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ref: Brown-2003.04 tags: PD oscillations DBS date: 02-22-2012 16:06 gmt revision:4 [3] [2] [1] [0] [head]

PMID-12671940[0] Oscillatory nature of human basal ganglia activity: relationship to the pathophysiology of Parkinson's disease.

  • Break oscillations into > 30 Hz and < 60 Hz bands.
    • these two are inversely affected by movement, and inversely affected by dopamine treatment.
    • This seems inconsistent with the other literature. (?)
  • Lesions of the GPi improve dyskinesias, without deleterout effects on motor function.
  • The tact assumption from the MPTP monkey research is that synchronization and bursting is an abnormal phenomena.
    • Also suggest that synchronization may be a means of 'binding' or increasing the salience of input.
  • The degree of synchronization increases during non-oscillating periods in PD patients treated with the dopamine agonist apomorphine.
  • [27] PMID-11431506 and there is one report of locking in patients without tremor.
    • In both nuclei, APO increased the overall proportion of spikes in burst discharges (as detected with Poisson "surprise" analysis), and a greater proportion of cells with an irregular discharge pattern was observed.
    • During the OFF state, more than 15% of neurons tested (STN = 93, GPi = 63) responded to passive movement of two or more joints. After APO, this proportion decreased significantly to 7% of STN cells and 4% of GPi cells (STN = 28, GPi = 26).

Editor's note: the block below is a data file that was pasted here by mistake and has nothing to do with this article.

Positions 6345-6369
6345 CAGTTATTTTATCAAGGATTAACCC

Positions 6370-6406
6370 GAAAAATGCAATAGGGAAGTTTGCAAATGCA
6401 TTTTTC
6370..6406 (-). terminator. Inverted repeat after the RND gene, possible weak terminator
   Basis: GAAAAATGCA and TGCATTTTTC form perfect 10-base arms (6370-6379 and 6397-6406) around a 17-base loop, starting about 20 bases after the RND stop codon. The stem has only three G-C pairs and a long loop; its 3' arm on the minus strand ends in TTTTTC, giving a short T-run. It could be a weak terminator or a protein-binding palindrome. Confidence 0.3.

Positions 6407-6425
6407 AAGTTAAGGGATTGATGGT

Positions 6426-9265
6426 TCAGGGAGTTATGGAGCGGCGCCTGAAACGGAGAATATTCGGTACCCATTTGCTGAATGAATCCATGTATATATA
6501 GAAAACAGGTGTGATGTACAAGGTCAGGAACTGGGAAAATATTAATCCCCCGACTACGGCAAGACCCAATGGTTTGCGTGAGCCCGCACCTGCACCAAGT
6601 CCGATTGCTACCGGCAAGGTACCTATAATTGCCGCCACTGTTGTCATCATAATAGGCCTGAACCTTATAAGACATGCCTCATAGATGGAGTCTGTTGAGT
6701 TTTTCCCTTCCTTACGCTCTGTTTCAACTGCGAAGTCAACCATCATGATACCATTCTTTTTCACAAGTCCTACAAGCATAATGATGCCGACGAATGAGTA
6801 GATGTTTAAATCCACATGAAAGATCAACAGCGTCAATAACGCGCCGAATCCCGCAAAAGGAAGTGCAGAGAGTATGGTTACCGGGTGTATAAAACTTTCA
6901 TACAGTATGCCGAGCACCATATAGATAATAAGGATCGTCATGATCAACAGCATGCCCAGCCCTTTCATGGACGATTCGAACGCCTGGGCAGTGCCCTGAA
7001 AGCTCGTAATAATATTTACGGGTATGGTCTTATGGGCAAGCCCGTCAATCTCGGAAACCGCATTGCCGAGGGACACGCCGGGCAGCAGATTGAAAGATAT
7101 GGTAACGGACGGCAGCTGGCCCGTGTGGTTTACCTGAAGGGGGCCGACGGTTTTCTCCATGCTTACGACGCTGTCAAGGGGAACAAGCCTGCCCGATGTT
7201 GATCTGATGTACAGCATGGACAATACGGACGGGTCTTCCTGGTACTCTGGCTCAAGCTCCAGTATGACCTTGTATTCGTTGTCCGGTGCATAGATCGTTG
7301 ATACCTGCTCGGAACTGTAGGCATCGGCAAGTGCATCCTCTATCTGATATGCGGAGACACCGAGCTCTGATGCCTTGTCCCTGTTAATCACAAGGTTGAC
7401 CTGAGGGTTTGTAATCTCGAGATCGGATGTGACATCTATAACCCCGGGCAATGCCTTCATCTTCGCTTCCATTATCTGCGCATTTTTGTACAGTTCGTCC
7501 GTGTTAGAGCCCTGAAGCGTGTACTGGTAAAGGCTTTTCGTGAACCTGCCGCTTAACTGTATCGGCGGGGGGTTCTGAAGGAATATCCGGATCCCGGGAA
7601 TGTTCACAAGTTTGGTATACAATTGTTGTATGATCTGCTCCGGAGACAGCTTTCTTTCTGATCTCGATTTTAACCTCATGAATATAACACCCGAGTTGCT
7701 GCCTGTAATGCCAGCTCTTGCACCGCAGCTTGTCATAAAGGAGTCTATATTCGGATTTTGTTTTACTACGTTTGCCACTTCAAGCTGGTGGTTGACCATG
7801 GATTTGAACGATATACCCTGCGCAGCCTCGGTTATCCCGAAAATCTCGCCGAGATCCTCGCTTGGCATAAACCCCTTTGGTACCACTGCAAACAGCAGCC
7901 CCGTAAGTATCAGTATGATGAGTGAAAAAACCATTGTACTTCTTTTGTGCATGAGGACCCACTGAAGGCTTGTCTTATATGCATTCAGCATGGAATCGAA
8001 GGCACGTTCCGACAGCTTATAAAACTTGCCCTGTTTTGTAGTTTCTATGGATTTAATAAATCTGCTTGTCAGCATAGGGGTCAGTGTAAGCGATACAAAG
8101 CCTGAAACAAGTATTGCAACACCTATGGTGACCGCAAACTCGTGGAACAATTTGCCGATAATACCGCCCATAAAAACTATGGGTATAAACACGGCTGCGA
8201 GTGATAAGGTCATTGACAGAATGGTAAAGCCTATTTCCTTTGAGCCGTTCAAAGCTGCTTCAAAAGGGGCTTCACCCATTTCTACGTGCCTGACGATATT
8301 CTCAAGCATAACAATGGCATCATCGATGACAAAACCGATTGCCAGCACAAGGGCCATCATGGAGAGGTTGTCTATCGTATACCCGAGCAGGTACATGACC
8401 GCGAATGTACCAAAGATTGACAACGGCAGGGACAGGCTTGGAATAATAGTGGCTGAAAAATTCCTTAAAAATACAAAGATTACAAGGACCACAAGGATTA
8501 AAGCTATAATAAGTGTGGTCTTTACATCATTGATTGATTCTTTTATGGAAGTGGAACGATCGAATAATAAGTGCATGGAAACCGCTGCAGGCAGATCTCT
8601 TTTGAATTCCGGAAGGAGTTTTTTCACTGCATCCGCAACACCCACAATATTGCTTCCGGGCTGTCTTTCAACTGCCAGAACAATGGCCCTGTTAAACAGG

• Concurrent with a reduction in limb tremor, the percentage of cells with tremor-related activity (TCs) was found to be significantly reduced from 19 to 6% in the STN and 14 to 0% in the GPi following APO administration.
  • [31] PMID-9990083 there is evidence that human STN and GPi units firing at tremor frequency show only transient periods of locking to peripheral tremor
    • We found that GPi tremor-related activity at a given site could fluctuate between states of synchronization and independence with respect to upper limb tremor. Consistent with this finding, some paired recording sites within GPi showed periods of transient synchronization. These observations support the hypothesis of independent tremor-generating circuits whose coupling can fluctuate over time.
  • Monkeys treated with MPTP show pronounced increases in synchrony at < 30 Hz.
  • Levodopa markedly increases > 60 Hz coherence between GP & midline EEG.
    • "The synchronization of single units in STN or GPi at high frequencies has not been demonstrated in microelectrode studies to date. (2002).
    • HF coherence is found between SNT and GPi, and these structures w SMA.
  • Stimulation of the pallidium and enteopeduncular nucleus in cats at 3-10Hz leds to synchronization of the EEG and gradual slowing and eventual cessation of spontaneous movements.
    • Could this abnormal, low-frequency, synchronous oscillatory activity in GPi and its input STN act, by means of the thalamus, to hold the motor cortex in a low-frequency antikinetic state in Parkinson’s disease? [7].
  • There is a disappearance of > 60 Hz oscillations in the STN with drowsiness [29].
  • Complex movements are particuarly difficult for PD patients.
  • Human GPi neurons normally fire at 85 to 140 Hz -- so 130 Hz stimulation may entrain them.

Conclusion: he really thinks that there is a strong dichotomy between HF, pro-kinetic, and MF, anti-kinetic oscillations.


[0] Brown P, Oscillatory nature of human basal ganglia activity: relationship to the pathophysiology of Parkinson's disease.Mov Disord 18:4, 357-63 (2003 Apr)